• Can you use this problem to solve some other problem?
  • What is the unique set of qualities that makes this problem what it is and none other?
  • What milestones can best mark your progress?
  • How will you know when you are successful?



Socratic method
The Socratic method is named after Greek philosopher Socrates who taught students by asking question after question. Socrates sought to expose contradictions in the students’ thoughts and ideas to then guide them to solid, tenable conclusions
This technique involves finding holes in their own theories and then patching them up

Generally, the Socratic professor invites a student to attempt a cogent summary of a case assigned for that day's class. Regardless of the accuracy and thoroughness of the student's initial response, he or she is then grilled on details overlooked or issues unresolved. A professor will often manipulate the facts of the actual case at hand into a hypothetical case that may or may not have demanded a different decision by the court

At its best, this approach forces a reasonably well-prepared student to go beyond the immediately apparent issues in a given case to consider its broader implications. The dialogue between the effective Socratic instructor and his victim-of-the-moment will also force non-participating students to question their underlying assumptions of the case under discussion



Include these powerful questions in your life

Areas of our life & Questions to asks 


Practical
This phase is related to your day-to-day objectives & how you are spending the time. This can also include questions around your interactions but we will cover them under social section
  • What is the aim of this discussion?
  • What do you want to achieve long-term?
  • What is happening now?
  • What is holding you back?
  • What could you do to change the situation?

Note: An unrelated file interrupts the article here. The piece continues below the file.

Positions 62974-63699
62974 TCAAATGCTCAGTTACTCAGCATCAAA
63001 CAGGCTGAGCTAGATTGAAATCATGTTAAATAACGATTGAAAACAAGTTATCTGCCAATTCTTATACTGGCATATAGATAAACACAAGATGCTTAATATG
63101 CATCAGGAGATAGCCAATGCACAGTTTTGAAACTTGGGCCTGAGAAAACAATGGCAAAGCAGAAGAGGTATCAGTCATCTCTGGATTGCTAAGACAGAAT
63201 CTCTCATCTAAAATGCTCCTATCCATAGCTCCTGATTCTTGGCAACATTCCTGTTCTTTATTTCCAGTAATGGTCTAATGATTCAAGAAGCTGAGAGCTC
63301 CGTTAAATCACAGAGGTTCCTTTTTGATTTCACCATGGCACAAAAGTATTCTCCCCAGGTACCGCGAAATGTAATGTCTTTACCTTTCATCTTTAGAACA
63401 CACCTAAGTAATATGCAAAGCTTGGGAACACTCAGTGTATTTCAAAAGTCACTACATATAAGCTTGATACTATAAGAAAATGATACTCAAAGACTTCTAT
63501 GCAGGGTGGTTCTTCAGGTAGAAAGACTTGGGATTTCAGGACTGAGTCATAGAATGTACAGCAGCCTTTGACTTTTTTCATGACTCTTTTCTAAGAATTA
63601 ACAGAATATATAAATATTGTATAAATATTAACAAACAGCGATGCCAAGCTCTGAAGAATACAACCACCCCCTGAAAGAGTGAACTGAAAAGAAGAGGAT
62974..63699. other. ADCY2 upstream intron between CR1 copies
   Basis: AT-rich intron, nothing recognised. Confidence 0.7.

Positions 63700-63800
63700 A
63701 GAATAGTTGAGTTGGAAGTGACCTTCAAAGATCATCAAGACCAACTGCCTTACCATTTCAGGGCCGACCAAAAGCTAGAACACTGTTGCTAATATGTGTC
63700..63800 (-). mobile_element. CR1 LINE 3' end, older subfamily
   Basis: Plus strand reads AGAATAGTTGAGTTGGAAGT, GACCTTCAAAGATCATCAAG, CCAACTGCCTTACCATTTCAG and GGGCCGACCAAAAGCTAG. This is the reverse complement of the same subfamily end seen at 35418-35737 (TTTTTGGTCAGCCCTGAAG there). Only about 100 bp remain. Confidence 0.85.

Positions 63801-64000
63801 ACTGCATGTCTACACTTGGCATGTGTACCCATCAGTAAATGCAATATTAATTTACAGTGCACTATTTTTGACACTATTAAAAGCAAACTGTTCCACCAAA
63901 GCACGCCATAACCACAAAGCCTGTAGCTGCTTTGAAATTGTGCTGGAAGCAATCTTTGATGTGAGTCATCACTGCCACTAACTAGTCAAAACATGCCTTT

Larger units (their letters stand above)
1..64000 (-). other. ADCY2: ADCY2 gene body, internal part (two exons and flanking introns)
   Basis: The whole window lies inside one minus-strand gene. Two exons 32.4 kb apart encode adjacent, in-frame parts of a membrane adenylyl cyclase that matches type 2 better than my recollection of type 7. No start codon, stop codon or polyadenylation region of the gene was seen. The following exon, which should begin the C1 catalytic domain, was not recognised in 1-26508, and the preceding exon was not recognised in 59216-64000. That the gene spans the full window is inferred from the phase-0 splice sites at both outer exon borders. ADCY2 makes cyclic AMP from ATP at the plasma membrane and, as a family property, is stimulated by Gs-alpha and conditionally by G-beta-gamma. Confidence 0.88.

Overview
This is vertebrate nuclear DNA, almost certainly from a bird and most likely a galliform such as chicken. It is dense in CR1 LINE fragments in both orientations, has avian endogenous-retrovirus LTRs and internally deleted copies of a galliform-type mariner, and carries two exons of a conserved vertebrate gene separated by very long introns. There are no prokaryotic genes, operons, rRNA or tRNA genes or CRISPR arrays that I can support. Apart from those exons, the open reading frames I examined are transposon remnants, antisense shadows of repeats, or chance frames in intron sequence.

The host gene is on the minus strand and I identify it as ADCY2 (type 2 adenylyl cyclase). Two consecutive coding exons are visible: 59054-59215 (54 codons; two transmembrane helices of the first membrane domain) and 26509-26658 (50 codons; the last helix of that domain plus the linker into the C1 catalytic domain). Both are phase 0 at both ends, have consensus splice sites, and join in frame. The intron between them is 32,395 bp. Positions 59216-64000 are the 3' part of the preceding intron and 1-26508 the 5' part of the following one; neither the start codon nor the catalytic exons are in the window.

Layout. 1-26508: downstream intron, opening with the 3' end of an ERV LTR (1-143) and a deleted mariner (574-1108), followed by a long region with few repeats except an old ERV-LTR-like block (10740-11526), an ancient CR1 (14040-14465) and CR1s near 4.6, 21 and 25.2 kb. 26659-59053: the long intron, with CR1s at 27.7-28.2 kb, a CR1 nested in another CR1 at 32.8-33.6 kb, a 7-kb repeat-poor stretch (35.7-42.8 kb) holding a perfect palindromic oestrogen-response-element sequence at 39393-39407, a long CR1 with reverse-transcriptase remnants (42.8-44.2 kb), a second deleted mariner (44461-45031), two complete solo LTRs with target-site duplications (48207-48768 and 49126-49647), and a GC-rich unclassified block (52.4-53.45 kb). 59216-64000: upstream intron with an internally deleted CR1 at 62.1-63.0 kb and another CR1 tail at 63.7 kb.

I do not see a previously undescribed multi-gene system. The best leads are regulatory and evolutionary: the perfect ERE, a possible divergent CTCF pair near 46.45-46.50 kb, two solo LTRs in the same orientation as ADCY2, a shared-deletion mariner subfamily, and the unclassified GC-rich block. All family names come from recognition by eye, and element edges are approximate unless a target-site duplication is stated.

Workplace
Workplace comprises of you, your manager, directs, your team, leadership, organization and working environment.
One should be asking meaningful questions about each of them
·      Yourself –
o   Am I feeling motivated?
o   Am I being valued?
o   Am I being productive off late?
o   Which areas I need to work on?
o   What 3 things I can immediately change?
·      Working environment
o   Does my team have all the resources to be successful?
o   Does my working environment encourages inclusion?
o   Does my working environment celebrate diversity?
o   Can I voice out my honest opinions?
·      Team
o   Is my team co-operative?
o   Can I trust my teammates?
o   How can I help the growth of my team?
o   How can I make working easier for my peers?
·      Manager –
o   Is my manager supportive of my long-term objectives?
o   Is she/he promoting my work efficiently?
o   Is she/he challenges my thought process?
o   Are my concerns being heard and handled well?
·      Organization
o   Why do we do things this way?
o   Is there a better approach?
o   Does my organization has principles or values?
o   Is my Organization’s vision being in the interest of larger humanity or profitability?

Personal
These are the questions which, if powerful, will make you upset, feel vulnerable and think hard. These should be deep ones to add value and meaning to your life. Can be from the futuristic perspective or present state or even reflection from the past
  •       Where do I want to be in five years’ time?
  •       What is my story?
  • -       What bad habits do I need to stop?
  • -       What am I grateful for in life?
  • -       Have I taken an alternate road, where would I have been?
  • -       What lies have I told myself?
  • -       Who are my heroes? What qualities of their I aspire?
  • -       Where did I spend time today? Will this matter 1 year from now? 3 years? 5 years?
  • -       What limiting beliefs am I holding on to?